Plinth Blog Special Needs Parenting

28Dec/090

Having a Child with Down Syndrome Part X: The Inevitable Comparison

Copyright © 2009, Stephen Hawley, all rights reserved.

If you have two or more kids, you compare them.  You have to.  They're side by side, they look somewhat alike, they act somewhat alike.  People look for patterns, especially in those closest to them.

When I'm in a more depressed end of the scale, I think that Stuart and Alice are at opposite ends of the spectrum.  Stuart is sharp as a razor.  He is so quick and so bright that it frightens me at times.  I mean, he's two and when we sit down to help Alice with her 1st grade homework, he often picks it up sooner than she does.  For example, one of her assignments is to dump out pennies, separate them into heads and tails and count each.  Stuart does that like a champ.  Alice needs guidance.  He's 2.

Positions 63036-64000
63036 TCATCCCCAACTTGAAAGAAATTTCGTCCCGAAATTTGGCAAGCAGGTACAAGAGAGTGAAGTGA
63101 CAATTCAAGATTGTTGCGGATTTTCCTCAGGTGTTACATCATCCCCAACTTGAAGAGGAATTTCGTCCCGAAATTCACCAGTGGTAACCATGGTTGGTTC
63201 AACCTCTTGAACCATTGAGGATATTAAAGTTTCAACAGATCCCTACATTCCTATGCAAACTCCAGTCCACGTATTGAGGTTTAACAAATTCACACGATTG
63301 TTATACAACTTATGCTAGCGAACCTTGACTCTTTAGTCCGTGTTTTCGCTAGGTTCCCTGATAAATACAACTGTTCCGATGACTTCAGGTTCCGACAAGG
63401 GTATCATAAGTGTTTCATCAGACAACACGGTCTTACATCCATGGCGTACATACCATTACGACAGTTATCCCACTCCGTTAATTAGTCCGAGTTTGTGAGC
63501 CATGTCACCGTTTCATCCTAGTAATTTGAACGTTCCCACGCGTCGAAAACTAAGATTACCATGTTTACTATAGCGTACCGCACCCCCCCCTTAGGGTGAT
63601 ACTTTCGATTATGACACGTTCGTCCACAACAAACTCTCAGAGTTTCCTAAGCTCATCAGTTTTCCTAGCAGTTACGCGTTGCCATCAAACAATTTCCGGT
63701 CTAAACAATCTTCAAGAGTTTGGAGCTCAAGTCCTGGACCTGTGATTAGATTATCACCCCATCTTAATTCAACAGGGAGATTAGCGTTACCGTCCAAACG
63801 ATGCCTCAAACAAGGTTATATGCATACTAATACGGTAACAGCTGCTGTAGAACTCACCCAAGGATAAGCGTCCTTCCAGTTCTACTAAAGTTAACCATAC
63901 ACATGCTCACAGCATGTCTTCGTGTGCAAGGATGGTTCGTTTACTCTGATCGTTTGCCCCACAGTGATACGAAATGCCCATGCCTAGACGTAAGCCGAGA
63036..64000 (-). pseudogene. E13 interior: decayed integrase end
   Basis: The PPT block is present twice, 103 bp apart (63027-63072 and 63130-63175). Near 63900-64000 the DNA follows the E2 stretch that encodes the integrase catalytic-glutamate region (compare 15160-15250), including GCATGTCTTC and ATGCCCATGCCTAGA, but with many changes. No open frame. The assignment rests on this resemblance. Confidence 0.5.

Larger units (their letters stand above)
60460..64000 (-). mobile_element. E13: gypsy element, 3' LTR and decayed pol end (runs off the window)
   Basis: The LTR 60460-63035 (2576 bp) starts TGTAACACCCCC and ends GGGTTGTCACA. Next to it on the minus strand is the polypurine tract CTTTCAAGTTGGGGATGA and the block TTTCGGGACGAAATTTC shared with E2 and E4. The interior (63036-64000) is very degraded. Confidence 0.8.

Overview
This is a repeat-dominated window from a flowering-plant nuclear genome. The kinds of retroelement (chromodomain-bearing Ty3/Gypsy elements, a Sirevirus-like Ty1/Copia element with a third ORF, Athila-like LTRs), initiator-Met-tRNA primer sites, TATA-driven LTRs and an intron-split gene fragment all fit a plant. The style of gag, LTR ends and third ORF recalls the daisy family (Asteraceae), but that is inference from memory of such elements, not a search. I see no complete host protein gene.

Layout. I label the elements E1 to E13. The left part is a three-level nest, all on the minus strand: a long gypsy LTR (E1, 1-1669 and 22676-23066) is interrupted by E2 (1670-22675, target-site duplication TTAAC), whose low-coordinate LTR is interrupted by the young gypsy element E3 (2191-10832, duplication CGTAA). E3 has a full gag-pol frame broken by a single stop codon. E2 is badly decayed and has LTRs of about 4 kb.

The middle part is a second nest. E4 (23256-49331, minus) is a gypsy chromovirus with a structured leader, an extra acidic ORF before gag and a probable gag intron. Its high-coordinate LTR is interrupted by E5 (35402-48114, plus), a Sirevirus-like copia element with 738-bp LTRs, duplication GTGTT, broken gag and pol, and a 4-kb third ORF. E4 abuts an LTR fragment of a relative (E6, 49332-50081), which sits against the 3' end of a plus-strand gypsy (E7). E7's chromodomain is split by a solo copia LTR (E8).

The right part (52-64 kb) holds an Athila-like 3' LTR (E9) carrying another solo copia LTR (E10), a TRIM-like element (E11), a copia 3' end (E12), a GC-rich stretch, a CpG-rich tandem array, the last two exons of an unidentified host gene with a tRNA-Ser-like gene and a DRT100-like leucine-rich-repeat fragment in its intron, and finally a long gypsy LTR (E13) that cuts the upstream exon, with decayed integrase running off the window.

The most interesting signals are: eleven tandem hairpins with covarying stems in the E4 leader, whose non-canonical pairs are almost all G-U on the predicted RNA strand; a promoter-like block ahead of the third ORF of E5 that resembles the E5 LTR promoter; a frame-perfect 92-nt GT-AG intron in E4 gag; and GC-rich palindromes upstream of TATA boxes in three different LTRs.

Yet, I know that Alice is also at the high end of her spectrum too.  She is reading sight words and learning to sound out new words.  It's going to be a long trip, but it's clear that she's going to get there.

One tipping point for me is that Alice now gets knock-knock jokes.  She knows the pattern and she totally gets the humor or at least is playing along with the gag.
Me: He Alice!
Alice: Hmm?
Me: Knock-knock!
Alice: Who dere?
Me: Soupina.
Alice: Soupina who?
Me: Soup in a bowl for dinner!
Alice: Hee-heeeee-heeeeee!

I can dissect this on all kinds of levels, but I just like the pure emotional, humor level of it.  It's a stupid little joke we share for no particular reason and which has all the depth of a rain puddle, but her laugh is magical.

So yes, there is a natural comparison between my children - they're both very bright and charming.

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